BALTIMORE (WJZ) — The American Civil Liberties Union is accusing the Baltimore Police Department of using invasive surveillance technology.

Tracey Leong explains why they are so concerned.

The ACLU claims the police are violating people’s privacy in a way that’s intrusive and illegal by tapping into their cell phones using a device called “Stingray.”

“Stingray” is a small portable device that mimics a cell phone tower, forcing all cell phones within range to connect, allowing access to cell records, text messages and even the precise location.

The ACLU says the cell phone surveillance gear violates the Fourth Amendment, which protects people from unreasonable searches by the government.

“We think it should not be used by police in Baltimore or anywhere else without a warrant,” said David Rocah, a senior staff attorney for the ACLU.

The ACLU filed a brief, challenging the Baltimore Police Department’s use of “Stingray,” arguing it is deceptive.

In a pending criminal case, Baltimore police used a “Stingray” to zero in on a person’s home, but did not get a warrant. Instead, they obtained a special court order that required less than probable cause.

The ACLU believes it’s misconduct and also a violation of people’s rights since it also collects innocent people’s information without their consent.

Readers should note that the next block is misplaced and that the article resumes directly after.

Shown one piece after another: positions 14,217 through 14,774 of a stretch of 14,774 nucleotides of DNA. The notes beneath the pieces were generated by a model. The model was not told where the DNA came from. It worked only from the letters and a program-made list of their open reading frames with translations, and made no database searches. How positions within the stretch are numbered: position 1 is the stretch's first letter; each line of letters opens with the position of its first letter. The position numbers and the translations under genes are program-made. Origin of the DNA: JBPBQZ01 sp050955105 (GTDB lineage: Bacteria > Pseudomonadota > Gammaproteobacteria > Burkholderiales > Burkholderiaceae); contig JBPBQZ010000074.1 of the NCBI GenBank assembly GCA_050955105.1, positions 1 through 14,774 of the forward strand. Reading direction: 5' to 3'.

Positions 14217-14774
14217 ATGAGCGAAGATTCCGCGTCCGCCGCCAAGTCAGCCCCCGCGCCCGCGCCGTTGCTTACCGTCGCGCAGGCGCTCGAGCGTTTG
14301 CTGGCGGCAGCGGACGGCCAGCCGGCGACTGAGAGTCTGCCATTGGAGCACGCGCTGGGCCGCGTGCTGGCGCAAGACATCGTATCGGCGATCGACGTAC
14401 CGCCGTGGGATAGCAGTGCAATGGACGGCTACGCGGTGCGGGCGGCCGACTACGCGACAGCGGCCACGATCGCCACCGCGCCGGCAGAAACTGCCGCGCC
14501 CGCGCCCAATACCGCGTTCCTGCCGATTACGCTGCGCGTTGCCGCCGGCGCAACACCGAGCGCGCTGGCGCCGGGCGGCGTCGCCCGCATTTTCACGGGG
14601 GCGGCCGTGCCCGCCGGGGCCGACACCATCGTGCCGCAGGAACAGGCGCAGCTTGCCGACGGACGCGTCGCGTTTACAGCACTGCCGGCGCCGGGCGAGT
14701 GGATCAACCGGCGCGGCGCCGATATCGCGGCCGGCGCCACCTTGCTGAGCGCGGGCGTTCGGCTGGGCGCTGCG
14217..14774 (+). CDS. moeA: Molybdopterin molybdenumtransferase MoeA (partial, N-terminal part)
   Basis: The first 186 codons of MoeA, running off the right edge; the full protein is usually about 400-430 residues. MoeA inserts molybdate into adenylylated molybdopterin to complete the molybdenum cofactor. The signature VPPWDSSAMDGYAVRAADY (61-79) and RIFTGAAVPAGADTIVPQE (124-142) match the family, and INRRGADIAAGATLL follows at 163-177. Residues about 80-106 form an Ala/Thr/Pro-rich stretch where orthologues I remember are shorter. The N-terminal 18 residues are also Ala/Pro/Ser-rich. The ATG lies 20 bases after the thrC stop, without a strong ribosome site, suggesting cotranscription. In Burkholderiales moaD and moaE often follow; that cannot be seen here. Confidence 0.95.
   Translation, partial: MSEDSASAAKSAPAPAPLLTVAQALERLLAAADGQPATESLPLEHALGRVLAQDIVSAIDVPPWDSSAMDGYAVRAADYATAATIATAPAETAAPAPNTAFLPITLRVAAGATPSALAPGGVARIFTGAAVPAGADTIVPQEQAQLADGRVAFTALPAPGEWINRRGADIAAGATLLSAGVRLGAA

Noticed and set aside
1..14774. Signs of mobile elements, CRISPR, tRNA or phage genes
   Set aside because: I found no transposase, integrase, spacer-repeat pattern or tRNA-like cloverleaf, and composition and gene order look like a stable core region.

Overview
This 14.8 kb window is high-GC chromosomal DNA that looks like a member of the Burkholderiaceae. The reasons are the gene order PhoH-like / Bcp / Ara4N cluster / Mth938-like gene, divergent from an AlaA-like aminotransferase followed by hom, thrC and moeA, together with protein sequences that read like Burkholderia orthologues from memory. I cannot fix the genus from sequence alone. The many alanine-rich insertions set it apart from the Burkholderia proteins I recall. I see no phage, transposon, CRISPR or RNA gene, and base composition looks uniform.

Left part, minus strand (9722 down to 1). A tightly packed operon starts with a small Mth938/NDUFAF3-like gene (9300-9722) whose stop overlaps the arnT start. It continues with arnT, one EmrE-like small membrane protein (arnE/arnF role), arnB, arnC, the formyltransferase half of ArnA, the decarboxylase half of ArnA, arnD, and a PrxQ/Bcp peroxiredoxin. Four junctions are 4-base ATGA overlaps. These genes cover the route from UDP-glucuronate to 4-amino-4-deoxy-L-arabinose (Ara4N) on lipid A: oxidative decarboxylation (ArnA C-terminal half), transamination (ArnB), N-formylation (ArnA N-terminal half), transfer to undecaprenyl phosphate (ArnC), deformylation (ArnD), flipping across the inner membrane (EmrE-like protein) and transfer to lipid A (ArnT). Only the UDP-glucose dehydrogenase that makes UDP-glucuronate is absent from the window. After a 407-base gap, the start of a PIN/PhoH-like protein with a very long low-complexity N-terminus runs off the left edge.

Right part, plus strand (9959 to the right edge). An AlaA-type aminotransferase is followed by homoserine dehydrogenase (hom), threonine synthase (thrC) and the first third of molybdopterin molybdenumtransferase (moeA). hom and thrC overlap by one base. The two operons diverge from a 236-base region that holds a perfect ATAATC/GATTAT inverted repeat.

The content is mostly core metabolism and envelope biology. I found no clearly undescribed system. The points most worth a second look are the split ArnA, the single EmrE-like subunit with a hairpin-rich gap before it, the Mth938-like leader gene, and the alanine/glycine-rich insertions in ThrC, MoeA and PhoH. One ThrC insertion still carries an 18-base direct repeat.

Marylanders are speaking out.

“I don’t have a problem with that, as long as the purpose of collecting is legitimate,” said Paul Kelly.

“Law enforcement isn’t full of good people so it’s a tough thing to know how to balance that out,” said Matthew Anderson.

“If we weren’t already giving up our information, Apple has all of your cell phone tracking data. I trust the police more than I do a corporation. So I’m comfortable with it,” said July Kelly.

The ACLU alleges police have been told not to release basic information about the “Stingray” operation.

“The question needs to be asked: what exactly are police and the manufacturer trying to hide?” Rocah said.

The ACLU claims that 47 agencies and 19 states are using the device “Stingray.”

The Baltimore police have declined to comment on this matter.

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